It's prom season, a time when dreams come true, or worse. It reminds me of a boy who asked me to the middle school dance.
I can't even tell you his last name, it's been so many years. But the look on Steve's face when he asked the big question is something I can see clearly. Steve - a boy with heft more Pillsbury doughboy than muscular, and a face that made Opie's look manly - stood there waiting for an answer.
I couldn't think fast enough. Wouldn't I be humiliated going with this boy? ("Humiliation" in a 13-year-old's universe is usually triggered by fashion, skin condition, or with whom you're standing when someone really cool walks by.)
Yet, my response hung in the air, waiting for words.
You see, I had this mother who, despite my great efforts to tune her out, had taught me the importance of being kind. Not wanting to hurt Steve's feelings, I lacked the confidence and grace to decline this invitation benignly. I heard myself say, "Sure, I'll go with you," and kicked myself afterward.
On the big night, Steve came in his best bib and tucker - a sport coat that didn't quite match his shirt and slacks. His red hair glistened, slicked back; his face had been scrubbed to a sheen. He looked like a choir boy. I was already shrinking. I didn't want Hell's Angels, but a choir boy?
"Wow, you look ... you look ... terrific," he swooned when he saw me.
When we arrived at the school gym, decorated with streamers and aluminum foil "starlight," I just knew my entire class locked a frozen stare on the two of us. Snickers came from my friends on the sidelines. Steve, beaming with pride and trying so hard to please, put his arm around me as "Blue Moon" came on, the first slow dance.
"Steve, excuse me a minute," I said backing away, my tears about to fall. I left him looking perplexed, ran out the door, and walked all the way home. The cruelty of abandoning Steve made me queasy, but misery spurred me on.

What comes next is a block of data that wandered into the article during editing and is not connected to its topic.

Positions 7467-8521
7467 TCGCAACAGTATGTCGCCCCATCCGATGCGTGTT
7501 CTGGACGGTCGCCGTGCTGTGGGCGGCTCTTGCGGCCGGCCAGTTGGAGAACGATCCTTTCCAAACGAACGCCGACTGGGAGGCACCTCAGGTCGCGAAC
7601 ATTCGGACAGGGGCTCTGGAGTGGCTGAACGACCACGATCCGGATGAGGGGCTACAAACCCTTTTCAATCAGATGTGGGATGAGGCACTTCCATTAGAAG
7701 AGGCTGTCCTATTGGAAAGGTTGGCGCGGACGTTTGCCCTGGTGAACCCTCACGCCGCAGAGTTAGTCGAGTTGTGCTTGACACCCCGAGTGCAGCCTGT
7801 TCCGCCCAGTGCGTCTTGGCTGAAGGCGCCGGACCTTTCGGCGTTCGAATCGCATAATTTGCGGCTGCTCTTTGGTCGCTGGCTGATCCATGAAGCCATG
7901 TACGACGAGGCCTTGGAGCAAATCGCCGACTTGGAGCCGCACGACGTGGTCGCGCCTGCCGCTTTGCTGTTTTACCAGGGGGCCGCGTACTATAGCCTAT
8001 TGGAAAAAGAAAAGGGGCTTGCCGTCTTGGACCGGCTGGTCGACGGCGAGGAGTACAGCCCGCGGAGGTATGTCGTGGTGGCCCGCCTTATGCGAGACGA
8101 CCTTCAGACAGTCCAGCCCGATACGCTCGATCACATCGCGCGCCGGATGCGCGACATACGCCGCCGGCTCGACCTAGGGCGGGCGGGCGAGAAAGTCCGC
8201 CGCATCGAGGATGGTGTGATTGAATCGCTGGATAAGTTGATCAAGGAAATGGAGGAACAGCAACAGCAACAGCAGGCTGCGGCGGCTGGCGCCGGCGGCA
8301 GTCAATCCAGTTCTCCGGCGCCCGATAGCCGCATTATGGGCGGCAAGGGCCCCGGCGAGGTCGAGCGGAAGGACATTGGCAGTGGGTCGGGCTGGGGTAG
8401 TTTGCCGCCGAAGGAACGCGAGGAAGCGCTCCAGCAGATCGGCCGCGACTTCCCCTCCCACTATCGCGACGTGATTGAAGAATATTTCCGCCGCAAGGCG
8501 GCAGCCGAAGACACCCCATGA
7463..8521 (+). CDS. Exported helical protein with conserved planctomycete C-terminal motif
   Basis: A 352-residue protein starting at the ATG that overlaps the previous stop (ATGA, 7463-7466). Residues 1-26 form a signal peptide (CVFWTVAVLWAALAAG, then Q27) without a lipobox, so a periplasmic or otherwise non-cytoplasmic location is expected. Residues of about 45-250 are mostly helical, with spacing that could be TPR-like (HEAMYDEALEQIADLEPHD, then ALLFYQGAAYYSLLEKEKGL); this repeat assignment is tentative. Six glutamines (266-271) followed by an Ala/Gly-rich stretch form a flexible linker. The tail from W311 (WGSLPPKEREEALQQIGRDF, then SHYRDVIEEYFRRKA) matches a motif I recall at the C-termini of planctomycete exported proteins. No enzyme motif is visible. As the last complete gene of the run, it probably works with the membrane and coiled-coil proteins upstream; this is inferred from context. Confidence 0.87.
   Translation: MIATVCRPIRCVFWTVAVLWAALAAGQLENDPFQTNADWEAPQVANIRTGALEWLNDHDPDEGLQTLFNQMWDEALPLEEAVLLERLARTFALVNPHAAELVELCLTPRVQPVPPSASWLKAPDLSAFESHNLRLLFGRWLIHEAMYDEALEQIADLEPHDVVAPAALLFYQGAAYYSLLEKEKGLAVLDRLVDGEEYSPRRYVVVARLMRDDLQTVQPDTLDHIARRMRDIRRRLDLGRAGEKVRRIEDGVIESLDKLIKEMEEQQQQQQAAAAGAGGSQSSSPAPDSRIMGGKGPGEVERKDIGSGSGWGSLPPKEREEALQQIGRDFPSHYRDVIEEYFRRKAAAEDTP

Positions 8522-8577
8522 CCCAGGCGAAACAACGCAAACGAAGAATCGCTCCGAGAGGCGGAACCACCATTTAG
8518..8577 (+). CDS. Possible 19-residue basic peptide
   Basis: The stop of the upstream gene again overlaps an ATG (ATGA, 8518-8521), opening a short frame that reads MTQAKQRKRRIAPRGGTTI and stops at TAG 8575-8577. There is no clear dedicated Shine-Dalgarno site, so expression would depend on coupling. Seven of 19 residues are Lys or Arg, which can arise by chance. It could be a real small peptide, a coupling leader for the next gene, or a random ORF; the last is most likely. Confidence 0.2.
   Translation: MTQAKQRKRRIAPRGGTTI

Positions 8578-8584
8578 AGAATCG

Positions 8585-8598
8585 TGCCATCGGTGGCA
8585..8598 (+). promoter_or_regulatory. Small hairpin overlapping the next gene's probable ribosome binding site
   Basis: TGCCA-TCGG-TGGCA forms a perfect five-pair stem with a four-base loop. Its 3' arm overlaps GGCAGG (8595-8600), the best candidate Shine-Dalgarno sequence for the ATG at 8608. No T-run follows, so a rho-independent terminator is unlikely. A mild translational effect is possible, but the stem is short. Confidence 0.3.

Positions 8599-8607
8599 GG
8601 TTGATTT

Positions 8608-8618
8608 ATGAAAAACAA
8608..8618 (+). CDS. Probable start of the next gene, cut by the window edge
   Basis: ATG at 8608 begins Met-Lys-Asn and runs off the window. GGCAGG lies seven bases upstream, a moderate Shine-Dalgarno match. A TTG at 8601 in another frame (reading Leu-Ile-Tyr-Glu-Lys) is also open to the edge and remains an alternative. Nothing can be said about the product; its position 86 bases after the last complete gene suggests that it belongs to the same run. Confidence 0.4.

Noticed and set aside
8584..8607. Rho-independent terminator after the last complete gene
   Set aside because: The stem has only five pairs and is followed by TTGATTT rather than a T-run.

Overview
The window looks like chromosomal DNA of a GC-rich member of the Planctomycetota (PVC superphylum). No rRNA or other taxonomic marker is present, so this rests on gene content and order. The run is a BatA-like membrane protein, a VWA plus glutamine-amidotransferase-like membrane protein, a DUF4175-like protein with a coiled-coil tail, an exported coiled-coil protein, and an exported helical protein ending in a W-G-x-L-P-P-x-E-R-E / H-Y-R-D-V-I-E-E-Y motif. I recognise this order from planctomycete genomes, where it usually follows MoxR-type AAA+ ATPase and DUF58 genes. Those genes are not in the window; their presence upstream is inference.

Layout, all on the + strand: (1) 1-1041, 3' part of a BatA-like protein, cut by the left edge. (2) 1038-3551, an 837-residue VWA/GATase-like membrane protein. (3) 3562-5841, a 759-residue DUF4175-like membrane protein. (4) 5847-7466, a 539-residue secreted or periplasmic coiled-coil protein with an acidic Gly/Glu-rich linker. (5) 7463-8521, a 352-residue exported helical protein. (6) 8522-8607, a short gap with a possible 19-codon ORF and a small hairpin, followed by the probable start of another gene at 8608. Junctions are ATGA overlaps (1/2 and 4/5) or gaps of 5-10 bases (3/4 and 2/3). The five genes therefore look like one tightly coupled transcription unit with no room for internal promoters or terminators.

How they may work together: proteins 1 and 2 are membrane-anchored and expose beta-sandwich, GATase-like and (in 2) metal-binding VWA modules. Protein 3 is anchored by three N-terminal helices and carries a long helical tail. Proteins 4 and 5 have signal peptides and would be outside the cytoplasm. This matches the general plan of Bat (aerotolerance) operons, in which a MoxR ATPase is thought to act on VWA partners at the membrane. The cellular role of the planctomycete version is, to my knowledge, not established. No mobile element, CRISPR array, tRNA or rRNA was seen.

Surprised when her daughter slunk through the door, my mother wrangled a wailing confession out of me. And she insisted, in no uncertain terms, I go back to the dance and face the music.
Two hours later I found Steve by himself at the side of the gym, looking solemn and hurt. We struggled through the rest of the evening, but clearly our friendship was beyond repair. And to think I wanted to save his feelings by saying "yes" to the dance!
Through the years I learned how it feels to be the one unfavored.
I've been left mid-song in affairs more serious than a school dance. Life toughens our skin, but it also makes us realize that behind genuine kindness there must be integrity. We may think the truth is too painful to hear or something we can't bear to tell another person. In the end, it is the higher road. Slates are rubbed clean and hearts are free to heal.
To this day, when I'm faced with an issue of false kindness, I think of that dance. It reminds me that true kindness has some backbone. Dealing with people's feelings is often a delicate matter. And do we ever master the art? Yet there are occasions when an honest "no" is better than an insincere "yes."
Steve helped me learn a valuable lesson. I'll never forget him, and I beg his forgiveness.
*Kathryn Renner is a freelance writer and a host of Literary News, a radio program of the Washington Talking & Braille Library, in Seattle.